So...you're wondering, Is owning a flower shop profitable?
The short answer: floristry is like every other business under the sun. It's really easy to NOT make money.
Just like in the food world, setting up a restaurant looks so glamorous and sexy. And then you realise you gotta do all the things, think about all the unsexy business things and learn how to get customers to come into your restaurant and pay you money.
The same goes for car dealerships. Coffee shops. Movie theatres. Fashion boutiques. Jewellery shops.
Like every other business on the planet, running a flower business requires a balance between creativity, design, and business know-how.
Of course, you probably know that already. That's why you're here, reading this sexy blog post, right? And you wanna get the inside scoop. You wanna learn how to go from Backyard Betty to Profitable Polly, yeah? Read on my friend!
Is owning a flower shop profitable?
Let's get to the heart of the matter. Is owning a flower shop profitable, Kathleen?
(If you're wondering WTF kind of answer is that, let me explain...)
Running a flower business can be a highly profitable endeavour. Once you wrap your head around pricing, see the value in managing your costs, learn marketing, and conquer sales, you'll start to see a lot of money in your bank account.
But many florists I know have a dream of owning a beautiful flower shop and focus on the physical shop space as the heart of their operations. They rely on the shop space to drive marketing and sales for their flower business.
That's where things can go wrong.
I am like so many florists. I had the dream of running a beautiful flower business and thought that required having a physical shop space. That's why we bought the flower shop (quite literally because I wanted to be the one who owned the beautiful, super cute flower shop, which is what we transformed it into).
But a few years into running the shop, I realised the shop itself isn't what made our business profitable.
Fun fact: rent in our area is super-duper-duper expensive (like more expensive than in many big cities...no joke.)
Consumer behaviour has shifted so much in just a few years that I started to believe our shop was actually a community service, a not-for-profit endeavour. A gift to the all old ladies of our small town.
In fact, over five years pre-COVID, our walk-in traffic saw a steady decline, whereas online ordering steadily increased.
The real reason our flower business was so profitable is that we really understood how customers operate.
While other florists were fussing over window displays and focused on merchandising, we took a different path. We made the investment to set up a website and focused on online marketing.
That's why, when you ask me, "Is owning a flower shop profitable?", my answer is yes and no. It all comes down to context and understanding what question you're asking.
Is running a flower business profitable? Heck yes.
Is managing a flower shop and physical retail space a recipe for success? Nope.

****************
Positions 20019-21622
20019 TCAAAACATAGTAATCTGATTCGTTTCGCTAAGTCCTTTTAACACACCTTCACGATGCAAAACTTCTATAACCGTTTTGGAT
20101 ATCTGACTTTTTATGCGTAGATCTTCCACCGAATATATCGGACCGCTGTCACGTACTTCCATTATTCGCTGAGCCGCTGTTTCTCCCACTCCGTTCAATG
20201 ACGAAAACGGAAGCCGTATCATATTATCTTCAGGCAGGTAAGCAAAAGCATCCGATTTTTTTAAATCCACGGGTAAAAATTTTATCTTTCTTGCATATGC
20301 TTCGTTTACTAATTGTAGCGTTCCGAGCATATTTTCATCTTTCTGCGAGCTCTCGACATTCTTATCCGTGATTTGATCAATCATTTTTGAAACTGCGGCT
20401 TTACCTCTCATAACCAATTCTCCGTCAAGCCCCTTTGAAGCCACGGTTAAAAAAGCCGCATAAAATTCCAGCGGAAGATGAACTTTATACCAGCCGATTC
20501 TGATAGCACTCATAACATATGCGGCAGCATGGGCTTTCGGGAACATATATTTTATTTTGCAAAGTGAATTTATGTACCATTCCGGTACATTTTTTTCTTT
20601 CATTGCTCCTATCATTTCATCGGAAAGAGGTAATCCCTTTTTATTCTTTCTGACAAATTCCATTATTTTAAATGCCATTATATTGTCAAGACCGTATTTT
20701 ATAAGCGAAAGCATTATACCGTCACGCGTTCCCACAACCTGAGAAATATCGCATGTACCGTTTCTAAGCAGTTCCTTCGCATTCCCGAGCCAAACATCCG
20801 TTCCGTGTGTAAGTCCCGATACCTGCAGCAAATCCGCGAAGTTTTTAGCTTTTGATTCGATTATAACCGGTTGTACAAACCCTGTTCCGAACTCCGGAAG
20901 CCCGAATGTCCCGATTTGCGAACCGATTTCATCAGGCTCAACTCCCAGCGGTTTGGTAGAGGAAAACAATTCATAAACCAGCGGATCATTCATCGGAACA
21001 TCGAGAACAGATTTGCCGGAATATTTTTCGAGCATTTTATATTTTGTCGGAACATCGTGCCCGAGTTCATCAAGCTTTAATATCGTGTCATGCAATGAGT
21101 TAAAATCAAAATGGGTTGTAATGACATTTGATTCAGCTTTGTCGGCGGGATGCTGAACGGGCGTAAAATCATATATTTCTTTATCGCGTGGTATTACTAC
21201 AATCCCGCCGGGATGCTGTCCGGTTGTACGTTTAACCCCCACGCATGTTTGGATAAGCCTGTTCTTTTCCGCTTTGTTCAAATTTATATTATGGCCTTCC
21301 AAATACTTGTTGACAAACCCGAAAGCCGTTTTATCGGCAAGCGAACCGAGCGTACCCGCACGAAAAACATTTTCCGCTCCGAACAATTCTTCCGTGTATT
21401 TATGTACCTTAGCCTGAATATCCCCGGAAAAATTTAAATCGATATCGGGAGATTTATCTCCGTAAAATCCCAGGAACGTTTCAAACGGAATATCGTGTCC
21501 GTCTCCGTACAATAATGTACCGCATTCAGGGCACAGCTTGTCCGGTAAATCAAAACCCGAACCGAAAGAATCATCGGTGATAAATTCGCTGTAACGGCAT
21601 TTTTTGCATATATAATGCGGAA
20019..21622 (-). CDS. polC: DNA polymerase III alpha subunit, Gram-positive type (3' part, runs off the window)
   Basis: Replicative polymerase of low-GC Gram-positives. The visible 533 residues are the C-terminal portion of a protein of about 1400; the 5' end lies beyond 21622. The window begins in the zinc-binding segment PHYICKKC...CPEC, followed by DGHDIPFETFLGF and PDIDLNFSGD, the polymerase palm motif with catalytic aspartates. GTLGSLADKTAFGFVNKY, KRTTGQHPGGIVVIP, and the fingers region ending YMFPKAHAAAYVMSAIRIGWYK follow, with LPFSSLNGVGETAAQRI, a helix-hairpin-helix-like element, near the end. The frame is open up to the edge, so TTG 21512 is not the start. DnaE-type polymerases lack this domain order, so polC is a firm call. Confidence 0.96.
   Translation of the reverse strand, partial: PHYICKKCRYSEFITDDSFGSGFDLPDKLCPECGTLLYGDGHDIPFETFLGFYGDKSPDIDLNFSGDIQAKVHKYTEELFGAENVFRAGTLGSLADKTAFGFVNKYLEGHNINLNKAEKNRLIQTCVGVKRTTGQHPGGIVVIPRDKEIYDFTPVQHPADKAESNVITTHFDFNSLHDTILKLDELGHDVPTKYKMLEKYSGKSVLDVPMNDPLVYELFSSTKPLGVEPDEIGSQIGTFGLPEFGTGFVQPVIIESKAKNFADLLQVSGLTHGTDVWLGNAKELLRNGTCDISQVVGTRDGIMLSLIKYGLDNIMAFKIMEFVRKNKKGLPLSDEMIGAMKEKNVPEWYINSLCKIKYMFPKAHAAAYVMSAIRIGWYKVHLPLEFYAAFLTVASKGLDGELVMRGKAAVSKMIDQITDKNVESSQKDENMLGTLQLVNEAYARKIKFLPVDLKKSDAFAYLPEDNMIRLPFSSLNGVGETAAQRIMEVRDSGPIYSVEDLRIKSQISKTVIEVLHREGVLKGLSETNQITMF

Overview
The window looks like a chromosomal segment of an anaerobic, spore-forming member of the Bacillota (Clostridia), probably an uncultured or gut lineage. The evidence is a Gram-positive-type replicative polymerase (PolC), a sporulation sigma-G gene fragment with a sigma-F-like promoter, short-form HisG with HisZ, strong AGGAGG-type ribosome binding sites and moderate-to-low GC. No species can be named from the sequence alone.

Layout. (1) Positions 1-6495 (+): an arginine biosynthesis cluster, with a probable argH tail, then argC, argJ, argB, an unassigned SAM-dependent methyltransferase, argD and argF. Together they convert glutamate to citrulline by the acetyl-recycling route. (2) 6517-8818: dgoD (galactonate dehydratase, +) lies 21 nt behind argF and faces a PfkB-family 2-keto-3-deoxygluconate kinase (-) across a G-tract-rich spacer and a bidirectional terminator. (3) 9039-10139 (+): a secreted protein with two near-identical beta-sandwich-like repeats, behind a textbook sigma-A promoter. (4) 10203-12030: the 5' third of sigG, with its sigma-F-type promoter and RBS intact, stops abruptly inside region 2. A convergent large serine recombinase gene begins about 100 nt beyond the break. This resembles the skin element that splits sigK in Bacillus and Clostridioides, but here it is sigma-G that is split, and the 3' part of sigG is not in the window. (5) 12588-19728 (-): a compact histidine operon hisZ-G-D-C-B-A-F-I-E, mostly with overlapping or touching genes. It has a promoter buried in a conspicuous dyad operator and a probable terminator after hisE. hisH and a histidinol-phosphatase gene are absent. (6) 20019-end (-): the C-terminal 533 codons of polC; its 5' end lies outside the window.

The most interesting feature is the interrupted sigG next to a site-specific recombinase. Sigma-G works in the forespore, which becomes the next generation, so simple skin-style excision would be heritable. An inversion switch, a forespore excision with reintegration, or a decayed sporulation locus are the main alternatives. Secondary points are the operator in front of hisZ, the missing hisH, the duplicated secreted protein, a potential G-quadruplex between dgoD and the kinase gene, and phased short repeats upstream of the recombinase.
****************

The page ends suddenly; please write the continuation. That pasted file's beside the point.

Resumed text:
Is owning a flower shop profitable? Yes. And no.
Don't get me wrong, our business was super profitable. But the shop itself became much more of an operational consideration rather than a driver of marketing and new orders.
It's why I will tell you, a retail space and shop front is much more about operations and logistics than it is about marketing, sales and making money.
Changing Consumer Behaviour
In today's world, more customers are ordering flowers online than ever before. Moreover, more customers are intentionally choosing to buy flowers online rather than visit a traditional brick and mortar space (check out this article from medium.com).
The past 24-months have seen an even more dramatic shift in consumer behaviour, with more customers buying flowers online than ever before.
So, if you decide to invest in a shop space, having a strong online presence and a profitable website is ridiculously important. I dare say mandatory. Because that's where your volume is going to come from to help you sustain the costs of the shop space.
Know Your Numbers
At the end of the day, you get to make the decisions that are best for you and your flower business. Go in with eyes wide open and get comfortable crunching some numbers.
Most important, map out a revenue plan and do your homework. Put some thought into your marketing priorities and figure out how many orders you need to consistently bring in to balance the cost of the rent.
And don't forget to account for staffing and other operational costs.
Many commercial leases will have mandatory trading hours. That means someone will need to be in the shop, ready to serve customers at whatever hours are set out in your lease. Insurance, electricity, internet, and water might also all be above and beyond the rental space.
Do your homework. Know your numbers and make a plan. A few hours of number crunching and talking to an accountant can save you weeks or months of heartache and frustration.
Oh, and, if you're trying to navigate the ins and outs of setting up your flower business website? Check out this blog post: Florist Website Mistakes – How to avoid the Big 5